“Religion is the cheapest and easiest reason for humans to hurt each other. All we have to do is cite God’s will which includes the command to go to war, without even explaining the context, people will gladly lift their weapons. But is God really so stunted to uphold His beliefs and teachings that He would need humans help to go to war?”
– Arman Dhani, 2015
Differences are the roots for all conflicts. In early days, Marx defines conflicts as the outcome of differences in social and economy status. People, who were then defined by their ‘class’, are grouped into two—the ruling class and the ones being ruled. In that era, people feel pressured by the divide between those classes, and thus conflict is created. Both of them want to be superior, in terms of social and economy.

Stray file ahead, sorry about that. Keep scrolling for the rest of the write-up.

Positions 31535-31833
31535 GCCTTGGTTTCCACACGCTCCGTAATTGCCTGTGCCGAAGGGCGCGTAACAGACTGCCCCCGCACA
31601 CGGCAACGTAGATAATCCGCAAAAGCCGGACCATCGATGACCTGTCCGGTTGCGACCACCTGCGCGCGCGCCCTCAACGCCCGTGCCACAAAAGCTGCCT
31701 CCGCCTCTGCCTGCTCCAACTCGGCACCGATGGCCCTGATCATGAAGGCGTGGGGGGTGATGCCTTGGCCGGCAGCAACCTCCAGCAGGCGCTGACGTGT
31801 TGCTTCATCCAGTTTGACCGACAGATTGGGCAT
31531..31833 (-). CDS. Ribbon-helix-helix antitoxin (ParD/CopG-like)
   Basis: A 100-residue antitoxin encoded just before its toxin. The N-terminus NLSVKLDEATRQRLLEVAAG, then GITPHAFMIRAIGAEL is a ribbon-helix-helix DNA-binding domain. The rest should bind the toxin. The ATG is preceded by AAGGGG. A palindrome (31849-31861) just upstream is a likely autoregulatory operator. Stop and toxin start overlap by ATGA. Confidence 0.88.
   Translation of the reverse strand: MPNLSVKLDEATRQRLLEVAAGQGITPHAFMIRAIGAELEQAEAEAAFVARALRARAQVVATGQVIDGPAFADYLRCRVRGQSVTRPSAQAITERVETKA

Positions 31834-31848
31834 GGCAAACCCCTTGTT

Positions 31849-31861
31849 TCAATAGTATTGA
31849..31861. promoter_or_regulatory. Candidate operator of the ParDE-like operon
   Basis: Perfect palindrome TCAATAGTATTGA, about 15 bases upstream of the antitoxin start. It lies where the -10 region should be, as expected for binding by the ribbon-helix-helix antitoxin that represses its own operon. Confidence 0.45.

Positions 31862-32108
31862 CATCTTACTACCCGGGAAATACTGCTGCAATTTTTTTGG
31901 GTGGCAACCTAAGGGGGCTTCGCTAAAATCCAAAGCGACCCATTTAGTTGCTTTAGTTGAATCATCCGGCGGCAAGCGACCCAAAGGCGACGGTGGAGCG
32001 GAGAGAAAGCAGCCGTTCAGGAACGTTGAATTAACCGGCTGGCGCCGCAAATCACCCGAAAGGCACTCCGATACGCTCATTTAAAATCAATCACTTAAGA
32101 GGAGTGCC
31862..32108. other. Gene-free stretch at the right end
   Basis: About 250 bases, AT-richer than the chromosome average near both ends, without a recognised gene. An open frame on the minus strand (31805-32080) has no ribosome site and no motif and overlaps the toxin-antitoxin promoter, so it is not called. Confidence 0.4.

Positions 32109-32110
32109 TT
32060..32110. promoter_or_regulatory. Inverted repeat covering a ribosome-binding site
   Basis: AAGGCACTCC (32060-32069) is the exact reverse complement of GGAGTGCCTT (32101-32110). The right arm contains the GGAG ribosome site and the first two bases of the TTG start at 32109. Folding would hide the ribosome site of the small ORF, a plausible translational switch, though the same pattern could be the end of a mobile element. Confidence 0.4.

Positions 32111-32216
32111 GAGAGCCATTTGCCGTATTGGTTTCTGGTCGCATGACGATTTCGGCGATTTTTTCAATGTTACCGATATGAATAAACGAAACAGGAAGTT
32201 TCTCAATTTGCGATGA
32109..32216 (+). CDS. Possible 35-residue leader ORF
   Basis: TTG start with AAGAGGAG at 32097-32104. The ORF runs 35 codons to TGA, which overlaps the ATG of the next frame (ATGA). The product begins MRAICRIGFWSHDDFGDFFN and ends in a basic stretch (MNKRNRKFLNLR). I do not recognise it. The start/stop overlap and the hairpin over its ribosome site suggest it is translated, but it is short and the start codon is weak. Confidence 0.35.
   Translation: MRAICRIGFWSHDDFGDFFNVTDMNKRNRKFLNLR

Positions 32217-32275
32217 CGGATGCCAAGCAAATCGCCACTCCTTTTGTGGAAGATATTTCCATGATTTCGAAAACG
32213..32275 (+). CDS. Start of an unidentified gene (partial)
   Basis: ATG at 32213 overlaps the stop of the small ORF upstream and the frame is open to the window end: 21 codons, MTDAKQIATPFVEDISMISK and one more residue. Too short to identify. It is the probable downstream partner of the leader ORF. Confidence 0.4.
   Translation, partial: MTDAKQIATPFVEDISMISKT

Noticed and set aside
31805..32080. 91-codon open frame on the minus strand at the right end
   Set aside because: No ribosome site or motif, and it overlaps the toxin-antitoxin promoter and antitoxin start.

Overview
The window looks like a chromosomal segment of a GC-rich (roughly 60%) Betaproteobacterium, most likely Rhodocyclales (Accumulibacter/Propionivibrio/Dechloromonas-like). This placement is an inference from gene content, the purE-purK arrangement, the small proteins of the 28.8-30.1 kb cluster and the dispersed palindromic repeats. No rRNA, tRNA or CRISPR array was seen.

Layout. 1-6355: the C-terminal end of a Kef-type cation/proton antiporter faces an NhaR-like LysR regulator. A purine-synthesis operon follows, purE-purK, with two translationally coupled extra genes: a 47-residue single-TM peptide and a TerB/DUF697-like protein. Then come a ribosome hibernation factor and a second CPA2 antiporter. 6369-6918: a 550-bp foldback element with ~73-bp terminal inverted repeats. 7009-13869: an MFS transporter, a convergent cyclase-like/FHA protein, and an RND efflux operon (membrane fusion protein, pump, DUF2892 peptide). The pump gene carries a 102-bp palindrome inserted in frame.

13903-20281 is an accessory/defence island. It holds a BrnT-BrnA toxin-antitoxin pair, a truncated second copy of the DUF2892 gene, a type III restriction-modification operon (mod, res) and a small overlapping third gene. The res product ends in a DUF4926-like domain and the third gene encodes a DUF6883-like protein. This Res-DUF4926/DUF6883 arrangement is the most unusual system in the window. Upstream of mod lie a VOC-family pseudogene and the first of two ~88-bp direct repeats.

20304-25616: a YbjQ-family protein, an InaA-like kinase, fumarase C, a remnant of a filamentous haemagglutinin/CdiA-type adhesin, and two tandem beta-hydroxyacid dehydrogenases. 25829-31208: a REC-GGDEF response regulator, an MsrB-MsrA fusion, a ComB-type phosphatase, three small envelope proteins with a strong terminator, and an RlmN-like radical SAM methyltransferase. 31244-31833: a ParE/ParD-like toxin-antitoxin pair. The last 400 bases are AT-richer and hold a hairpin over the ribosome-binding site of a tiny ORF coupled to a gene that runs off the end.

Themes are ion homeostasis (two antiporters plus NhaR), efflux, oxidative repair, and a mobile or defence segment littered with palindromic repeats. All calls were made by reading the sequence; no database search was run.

Contemporary conflict studies see beyond Marx’s definition. Conflicts do not only come from hierarchical structures, but also through differences in horizontally-structured communities. The differences do not necessarily related to social and economic status of the group, as conflicts can also happen between people in the same class. Individual and group characteristics, which then defined as culture, differ from one another and create potential conflicts in every communities. A high level of differences in many cultural aspects would create a harmful potential conflict in the community. Differences in religion, which Clifford Geertz defined as a cultural system, could also resulted in conflicts.